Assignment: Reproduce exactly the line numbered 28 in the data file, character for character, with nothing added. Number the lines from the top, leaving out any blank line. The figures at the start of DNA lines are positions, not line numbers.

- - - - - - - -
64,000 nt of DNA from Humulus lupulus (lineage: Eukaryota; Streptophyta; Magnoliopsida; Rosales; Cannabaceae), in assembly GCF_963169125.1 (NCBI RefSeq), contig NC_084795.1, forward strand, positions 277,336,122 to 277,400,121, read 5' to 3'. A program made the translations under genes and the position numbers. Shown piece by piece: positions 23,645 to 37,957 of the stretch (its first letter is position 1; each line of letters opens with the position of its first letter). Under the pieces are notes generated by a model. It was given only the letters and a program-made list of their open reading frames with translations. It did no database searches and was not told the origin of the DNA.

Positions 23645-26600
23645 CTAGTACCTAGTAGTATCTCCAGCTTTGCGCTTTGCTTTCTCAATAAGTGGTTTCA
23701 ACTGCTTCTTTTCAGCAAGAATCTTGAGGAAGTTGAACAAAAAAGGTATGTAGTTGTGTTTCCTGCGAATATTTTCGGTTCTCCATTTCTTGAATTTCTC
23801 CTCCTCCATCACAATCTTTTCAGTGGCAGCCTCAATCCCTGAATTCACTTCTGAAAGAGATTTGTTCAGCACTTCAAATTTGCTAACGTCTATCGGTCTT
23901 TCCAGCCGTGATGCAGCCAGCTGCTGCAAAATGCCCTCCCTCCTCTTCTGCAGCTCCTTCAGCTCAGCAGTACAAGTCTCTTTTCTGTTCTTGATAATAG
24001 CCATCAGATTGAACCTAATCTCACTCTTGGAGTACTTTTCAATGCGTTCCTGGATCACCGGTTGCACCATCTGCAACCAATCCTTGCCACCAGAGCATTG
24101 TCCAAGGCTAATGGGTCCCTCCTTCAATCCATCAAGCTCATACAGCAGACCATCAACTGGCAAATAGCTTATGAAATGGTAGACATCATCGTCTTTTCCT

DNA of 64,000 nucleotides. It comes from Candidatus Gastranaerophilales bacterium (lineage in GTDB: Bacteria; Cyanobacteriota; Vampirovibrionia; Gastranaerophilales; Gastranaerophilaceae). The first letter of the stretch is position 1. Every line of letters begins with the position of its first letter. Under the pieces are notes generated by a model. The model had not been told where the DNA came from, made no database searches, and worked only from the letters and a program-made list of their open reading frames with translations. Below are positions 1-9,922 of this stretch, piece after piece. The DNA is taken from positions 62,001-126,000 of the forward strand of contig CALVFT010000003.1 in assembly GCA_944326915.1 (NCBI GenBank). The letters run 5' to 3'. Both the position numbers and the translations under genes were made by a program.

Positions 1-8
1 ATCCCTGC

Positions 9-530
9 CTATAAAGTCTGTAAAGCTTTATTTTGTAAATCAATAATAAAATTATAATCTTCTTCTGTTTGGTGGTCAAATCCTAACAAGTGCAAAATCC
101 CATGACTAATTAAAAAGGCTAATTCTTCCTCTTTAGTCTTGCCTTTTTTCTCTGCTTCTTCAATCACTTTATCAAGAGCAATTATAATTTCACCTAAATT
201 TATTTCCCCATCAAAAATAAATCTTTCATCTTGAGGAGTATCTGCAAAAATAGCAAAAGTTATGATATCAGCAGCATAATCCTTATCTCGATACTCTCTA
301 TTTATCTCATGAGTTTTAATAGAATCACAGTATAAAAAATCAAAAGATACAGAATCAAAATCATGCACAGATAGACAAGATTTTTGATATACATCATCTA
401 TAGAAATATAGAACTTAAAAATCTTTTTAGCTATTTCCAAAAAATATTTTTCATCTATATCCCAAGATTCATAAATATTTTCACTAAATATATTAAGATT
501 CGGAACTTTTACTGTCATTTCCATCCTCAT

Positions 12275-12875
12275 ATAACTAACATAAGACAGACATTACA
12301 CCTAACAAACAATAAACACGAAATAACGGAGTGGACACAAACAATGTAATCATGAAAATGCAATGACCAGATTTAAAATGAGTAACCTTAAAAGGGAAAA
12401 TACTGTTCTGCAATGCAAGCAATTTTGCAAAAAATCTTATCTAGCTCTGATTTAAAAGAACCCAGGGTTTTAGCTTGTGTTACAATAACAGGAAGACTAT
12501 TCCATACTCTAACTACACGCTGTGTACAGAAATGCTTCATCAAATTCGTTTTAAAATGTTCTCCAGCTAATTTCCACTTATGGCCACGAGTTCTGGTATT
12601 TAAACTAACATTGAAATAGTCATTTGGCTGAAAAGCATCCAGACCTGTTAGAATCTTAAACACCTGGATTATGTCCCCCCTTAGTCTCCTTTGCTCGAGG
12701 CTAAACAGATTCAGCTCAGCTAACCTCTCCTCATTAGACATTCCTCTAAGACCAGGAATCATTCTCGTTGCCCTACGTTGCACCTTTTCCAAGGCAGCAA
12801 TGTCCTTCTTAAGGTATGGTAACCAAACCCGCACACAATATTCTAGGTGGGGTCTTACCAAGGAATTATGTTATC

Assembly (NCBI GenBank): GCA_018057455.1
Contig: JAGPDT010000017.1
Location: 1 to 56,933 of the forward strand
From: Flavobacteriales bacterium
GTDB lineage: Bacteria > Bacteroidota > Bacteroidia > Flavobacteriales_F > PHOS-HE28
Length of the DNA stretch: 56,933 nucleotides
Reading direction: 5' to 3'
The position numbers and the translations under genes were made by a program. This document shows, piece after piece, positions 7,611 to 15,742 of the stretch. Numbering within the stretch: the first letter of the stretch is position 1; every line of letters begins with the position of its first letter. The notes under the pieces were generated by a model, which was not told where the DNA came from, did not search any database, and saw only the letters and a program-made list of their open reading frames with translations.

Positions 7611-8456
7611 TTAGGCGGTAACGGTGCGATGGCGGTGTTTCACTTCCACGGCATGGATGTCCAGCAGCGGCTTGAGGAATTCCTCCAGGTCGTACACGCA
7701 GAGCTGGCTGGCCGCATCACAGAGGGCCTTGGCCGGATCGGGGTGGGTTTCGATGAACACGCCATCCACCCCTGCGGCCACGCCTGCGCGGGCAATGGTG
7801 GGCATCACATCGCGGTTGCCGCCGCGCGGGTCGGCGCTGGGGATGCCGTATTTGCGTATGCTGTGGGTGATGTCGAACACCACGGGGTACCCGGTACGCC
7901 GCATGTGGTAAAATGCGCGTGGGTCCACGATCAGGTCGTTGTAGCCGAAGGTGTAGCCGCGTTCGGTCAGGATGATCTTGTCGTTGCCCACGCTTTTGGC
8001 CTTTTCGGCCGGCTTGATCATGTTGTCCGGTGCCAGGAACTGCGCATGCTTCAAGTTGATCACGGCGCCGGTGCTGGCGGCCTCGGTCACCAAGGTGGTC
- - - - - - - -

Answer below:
Contig: JAGPDT010000017.1